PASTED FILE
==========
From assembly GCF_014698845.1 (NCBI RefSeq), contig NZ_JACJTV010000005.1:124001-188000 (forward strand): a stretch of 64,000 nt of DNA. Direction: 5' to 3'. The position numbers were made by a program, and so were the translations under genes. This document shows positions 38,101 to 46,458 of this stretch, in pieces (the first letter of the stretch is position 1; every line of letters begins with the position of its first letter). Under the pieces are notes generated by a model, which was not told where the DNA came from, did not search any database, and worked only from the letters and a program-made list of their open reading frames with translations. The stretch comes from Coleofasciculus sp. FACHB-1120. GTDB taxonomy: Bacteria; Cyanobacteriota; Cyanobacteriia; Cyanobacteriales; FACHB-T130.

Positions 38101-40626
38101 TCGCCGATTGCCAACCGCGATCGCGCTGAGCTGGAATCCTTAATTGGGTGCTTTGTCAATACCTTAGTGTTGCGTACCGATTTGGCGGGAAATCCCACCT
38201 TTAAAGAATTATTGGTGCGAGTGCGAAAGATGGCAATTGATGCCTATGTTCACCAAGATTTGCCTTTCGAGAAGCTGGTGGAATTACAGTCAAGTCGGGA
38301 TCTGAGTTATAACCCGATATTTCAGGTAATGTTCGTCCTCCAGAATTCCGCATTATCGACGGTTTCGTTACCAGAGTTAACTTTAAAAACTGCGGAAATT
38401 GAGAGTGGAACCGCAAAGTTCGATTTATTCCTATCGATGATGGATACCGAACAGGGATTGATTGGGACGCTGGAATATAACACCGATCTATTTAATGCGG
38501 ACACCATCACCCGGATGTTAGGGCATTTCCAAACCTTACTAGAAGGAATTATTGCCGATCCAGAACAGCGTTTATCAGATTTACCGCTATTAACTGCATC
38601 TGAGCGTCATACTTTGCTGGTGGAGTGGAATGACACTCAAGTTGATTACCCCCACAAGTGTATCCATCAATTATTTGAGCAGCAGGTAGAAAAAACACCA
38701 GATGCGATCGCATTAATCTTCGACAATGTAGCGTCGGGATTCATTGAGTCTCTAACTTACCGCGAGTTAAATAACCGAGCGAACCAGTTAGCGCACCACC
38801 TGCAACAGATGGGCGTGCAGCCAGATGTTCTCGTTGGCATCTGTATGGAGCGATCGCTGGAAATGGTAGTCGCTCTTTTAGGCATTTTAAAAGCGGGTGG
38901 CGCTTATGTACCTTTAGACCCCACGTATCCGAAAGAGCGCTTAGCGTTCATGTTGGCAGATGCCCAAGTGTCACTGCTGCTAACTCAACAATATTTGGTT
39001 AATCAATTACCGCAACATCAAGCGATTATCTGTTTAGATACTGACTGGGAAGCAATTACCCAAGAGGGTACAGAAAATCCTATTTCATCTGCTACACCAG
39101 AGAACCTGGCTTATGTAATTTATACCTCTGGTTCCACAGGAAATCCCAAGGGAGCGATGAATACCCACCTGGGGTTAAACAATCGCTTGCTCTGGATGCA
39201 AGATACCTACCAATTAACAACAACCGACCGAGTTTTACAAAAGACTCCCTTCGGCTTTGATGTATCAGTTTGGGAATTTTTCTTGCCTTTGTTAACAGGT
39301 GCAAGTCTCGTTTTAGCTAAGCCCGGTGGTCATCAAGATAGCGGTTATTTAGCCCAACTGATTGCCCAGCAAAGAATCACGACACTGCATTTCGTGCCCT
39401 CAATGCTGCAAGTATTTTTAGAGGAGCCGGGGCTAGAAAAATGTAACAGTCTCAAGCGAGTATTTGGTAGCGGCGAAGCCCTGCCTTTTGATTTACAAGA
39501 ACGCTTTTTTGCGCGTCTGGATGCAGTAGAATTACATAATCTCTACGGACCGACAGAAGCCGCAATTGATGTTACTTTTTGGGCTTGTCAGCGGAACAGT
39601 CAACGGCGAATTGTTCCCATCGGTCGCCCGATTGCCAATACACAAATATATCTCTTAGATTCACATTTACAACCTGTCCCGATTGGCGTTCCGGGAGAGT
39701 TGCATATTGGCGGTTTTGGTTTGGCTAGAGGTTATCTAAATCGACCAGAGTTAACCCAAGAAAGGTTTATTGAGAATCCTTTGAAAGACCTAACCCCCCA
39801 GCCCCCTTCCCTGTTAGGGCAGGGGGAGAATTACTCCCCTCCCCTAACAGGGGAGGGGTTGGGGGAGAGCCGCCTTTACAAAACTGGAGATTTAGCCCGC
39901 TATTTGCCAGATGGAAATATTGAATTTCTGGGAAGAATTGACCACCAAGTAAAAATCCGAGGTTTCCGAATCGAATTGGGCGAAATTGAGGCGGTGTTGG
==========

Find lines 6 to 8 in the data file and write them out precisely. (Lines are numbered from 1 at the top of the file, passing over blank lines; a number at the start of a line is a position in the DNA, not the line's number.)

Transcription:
38401 GAGAGTGGAACCGCAAAGTTCGATTTATTCCTATCGATGATGGATACCGAACAGGGATTGATTGGGACGCTGGAATATAACACCGATCTATTTAATGCGG
38501 ACACCATCACCCGGATGTTAGGGCATTTCCAAACCTTACTAGAAGGAATTATTGCCGATCCAGAACAGCGTTTATCAGATTTACCGCTATTAACTGCATC
38601 TGAGCGTCATACTTTGCTGGTGGAGTGGAATGACACTCAAGTTGATTACCCCCACAAGTGTATCCATCAATTATTTGAGCAGCAGGTAGAAAAAACACCA